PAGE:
Can you record your wife without her knowing you are recording her? To answer this challenging question in Virginia law, we are deeply grateful to have as a special guest on today’s discussion a leading expert. Ms. Betty Boop, born August 9, 1930, may not be an attorney, she may have no expertise in law, and she may not even be an actual person, but her 87 years of experience before the general public surely count. She was prominently featured in what we can only consider to be a public service announcement, “A Thousand Times No!”
More Than No …
Betty would tell you, you cannot record a video or still image of anyone in Virginia —in private — without their knowledge. Simply saying “No” about this does not quite do the trick; we could repeat it some 900 times, but that gets you no closer to knowing why you cannot. Nor does it cover every meaning of the word “record.”
A Reasonable Expectation of Privacy
Betty Boop was never one for modesty, we admit, but she would frown upon having her picture taken, or a video recording made, without her knowledge.
Let us turn to Virginia Code, § 18.2-386.1. This little ditty is titled, “Unlawful creation of image of another; penalty,” and as far as we can tell it has never been featured in a Betty Boop cartoon (astonishing, right?).
Betty was a bit loose, sure, but she would not approve of attempts to, as the law says,
“create any videographic or still image by any means whatsoever of any nonconsenting person if that person is totally nude, clad in undergarments, or in a state of undress so as to expose the genitals, pubic area, buttocks or female breast …”
A key part of the concept here is “a reasonable expectation of privacy.” Your wife can reasonably expect that you are not setting up a movie studio in your walk-in closet in hopes of catching her engaging in a horizontal hoedown with Hank Huckleberry. Similarly, you cannot set up any recording or monitoring device near her tanning bed, bathroom, shower or bath without her permission.
Private vs. Public Recording
This does not prevent you from recording your wife in public without her permission. Public use doctrine means the thoroughfares and byways of our fair Commonwealth are fair game. Catch her walking on the sidewalk arm in arm with Hank and you can take all the pictures and video you want, so long as you do not stalk her.
Say you suspect she will check into the Hampton Happy-To-Have-You Inn with Hank to try their hand at a horizontal habanera. If you set up your video equipment on the grass strip between street and sidewalk (public property) and stay there, you can film whatever they do in the publicly accessible (though privately owned) parking lot. You cannot go onto that private property and try to film Hank and her through the keyhole.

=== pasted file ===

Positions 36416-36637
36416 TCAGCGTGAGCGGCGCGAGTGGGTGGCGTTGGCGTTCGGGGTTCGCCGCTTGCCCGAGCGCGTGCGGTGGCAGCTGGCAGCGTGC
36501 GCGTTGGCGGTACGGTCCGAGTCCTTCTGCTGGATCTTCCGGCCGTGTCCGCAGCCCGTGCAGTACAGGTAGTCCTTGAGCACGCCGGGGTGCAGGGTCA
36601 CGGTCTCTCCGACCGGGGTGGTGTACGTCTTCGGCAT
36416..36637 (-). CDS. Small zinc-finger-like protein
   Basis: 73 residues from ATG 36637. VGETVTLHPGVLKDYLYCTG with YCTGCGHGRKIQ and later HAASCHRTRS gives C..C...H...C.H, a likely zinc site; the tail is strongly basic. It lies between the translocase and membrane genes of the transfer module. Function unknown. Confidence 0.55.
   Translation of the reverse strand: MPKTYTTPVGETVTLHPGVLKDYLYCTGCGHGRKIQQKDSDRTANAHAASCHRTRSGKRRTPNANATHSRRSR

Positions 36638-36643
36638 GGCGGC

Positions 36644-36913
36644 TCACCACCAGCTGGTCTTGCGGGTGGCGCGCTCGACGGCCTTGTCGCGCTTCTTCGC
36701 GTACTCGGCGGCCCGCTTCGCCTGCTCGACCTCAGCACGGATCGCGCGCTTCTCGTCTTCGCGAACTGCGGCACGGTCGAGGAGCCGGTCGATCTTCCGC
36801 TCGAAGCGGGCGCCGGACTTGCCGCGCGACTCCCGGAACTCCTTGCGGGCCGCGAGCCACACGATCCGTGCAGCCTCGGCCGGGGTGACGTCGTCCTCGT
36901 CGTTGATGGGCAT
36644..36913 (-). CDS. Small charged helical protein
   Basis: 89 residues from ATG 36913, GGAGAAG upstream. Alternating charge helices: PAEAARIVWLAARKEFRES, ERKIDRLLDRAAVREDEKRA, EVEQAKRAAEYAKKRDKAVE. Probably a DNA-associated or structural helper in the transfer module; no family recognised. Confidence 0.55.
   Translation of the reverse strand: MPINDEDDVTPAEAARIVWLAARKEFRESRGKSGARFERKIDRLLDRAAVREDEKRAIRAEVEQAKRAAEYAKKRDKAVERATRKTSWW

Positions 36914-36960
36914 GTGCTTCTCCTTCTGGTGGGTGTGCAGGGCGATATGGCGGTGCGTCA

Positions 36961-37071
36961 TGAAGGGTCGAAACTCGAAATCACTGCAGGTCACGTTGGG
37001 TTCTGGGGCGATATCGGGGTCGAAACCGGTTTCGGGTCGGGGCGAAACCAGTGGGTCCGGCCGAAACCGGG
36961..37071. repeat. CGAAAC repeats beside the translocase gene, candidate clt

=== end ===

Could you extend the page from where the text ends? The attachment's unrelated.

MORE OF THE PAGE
Audio vs. Image Recordings in Virginia Law
The Code of Virginia is available in a handy 32-volume print edition, so when we say the Big Book, we really mean it. (It’s also a tad pricey, at $757.00.)
Anyway, the Code of Virginia very carefully delineates between recording images and recording sounds. Virginia is a “one party consent” state, meaning you can record a telephone conversation if one party agrees to it. So if you and your wife are on the telephone, you need not tell her you are recording her as she details how she and Hank did the horizontal hokey-pokey at the Harrisonburg How-Dee Hotel. You can use that recording in just about any court proceeding except (brace yourself) for divorce proceedings. (If she and Hank are chatting, recording them without permission is illegal.)
Code of Virginia honors the one-party consent rule for audio recording right up to the line of Virginia Code, § 8.01-420.2, “Limitation on use of recorded conversations as evidence,” at which point it does not permit one-party consent audio recordings for use against a spouse in divorce, separate maintenance, or annulment.
Further, in-person audio recording must either be with the other person’s consent or done in a public setting.
Okay, So What CAN I Record Legally?
So, let us put this in a succinct checklist for you:
- Record images in public with or without her knowledge — Sure!
- Record photographs or video in private without her knowledge — Nope!
- Record audio conversations in public without her knowledge — You bet!
- Record telephone conversations without her knowledge — Yup, if not used as evidence for divorce, separate maintenance or annulment
Boop Oop a Doop
So we say goodbye to Betty Boop and her still-valuable guidance to avoid recording your wife without her knowledge as part of your grand scheme to file for a fault-grounds divorce in Virginia. Unless she and her friend Hank are surprisingly open-minded exhibitionists, you cannot skulk around recording her.
For clear answers to basic and complex questions about family law and divorce, please contact The Firm For Men’s family lawyers for men online, or call our offices at 757-383-9184. Our attorneys take only Virginia men as clients; we fight hard to preserve men’s rights; we know Virginia law inside and out.